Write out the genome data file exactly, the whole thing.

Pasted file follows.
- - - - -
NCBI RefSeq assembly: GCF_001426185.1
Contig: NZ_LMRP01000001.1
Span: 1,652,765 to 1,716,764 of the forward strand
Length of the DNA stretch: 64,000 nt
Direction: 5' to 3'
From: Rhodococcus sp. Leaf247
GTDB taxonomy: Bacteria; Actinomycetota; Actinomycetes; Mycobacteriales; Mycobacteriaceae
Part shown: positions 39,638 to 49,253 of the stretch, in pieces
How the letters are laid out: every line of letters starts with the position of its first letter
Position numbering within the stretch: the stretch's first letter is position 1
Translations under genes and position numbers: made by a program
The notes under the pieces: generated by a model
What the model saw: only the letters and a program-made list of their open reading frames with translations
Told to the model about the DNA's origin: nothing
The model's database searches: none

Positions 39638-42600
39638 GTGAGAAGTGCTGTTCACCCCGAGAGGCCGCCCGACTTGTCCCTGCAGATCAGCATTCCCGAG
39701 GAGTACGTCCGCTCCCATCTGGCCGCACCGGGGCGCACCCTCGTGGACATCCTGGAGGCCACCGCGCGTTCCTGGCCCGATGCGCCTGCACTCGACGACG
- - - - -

NCBI RefSeq assembly: GCF_001426185.1
Contig: NZ_LMRP01000001.1
Span: 1,652,765 to 1,716,764 of the forward strand
Length of the DNA stretch: 64,000 nt
Direction: 5' to 3'
From: Rhodococcus sp. Leaf247
GTDB taxonomy: Bacteria; Actinomycetota; Actinomycetes; Mycobacteriales; Mycobacteriaceae
Part shown: positions 39,638 to 49,253 of the stretch, in pieces
How the letters are laid out: every line of letters starts with the position of its first letter
Position numbering within the stretch: the stretch's first letter is position 1
Translations under genes and position numbers: made by a program
The notes under the pieces: generated by a model
What the model saw: only the letters and a program-made list of their open reading frames with translations
Told to the model about the DNA's origin: nothing
The model's database searches: none

Positions 39638-42600
39638 GTGAGAAGTGCTGTTCACCCCGAGAGGCCGCCCGACTTGTCCCTGCAGATCAGCATTCCCGAG
39701 GAGTACGTCCGCTCCCATCTGGCCGCACCGGGGCGCACCCTCGTGGACATCCTGGAGGCCACCGCGCGTTCCTGGCCCGATGCGCCTGCACTCGACGACG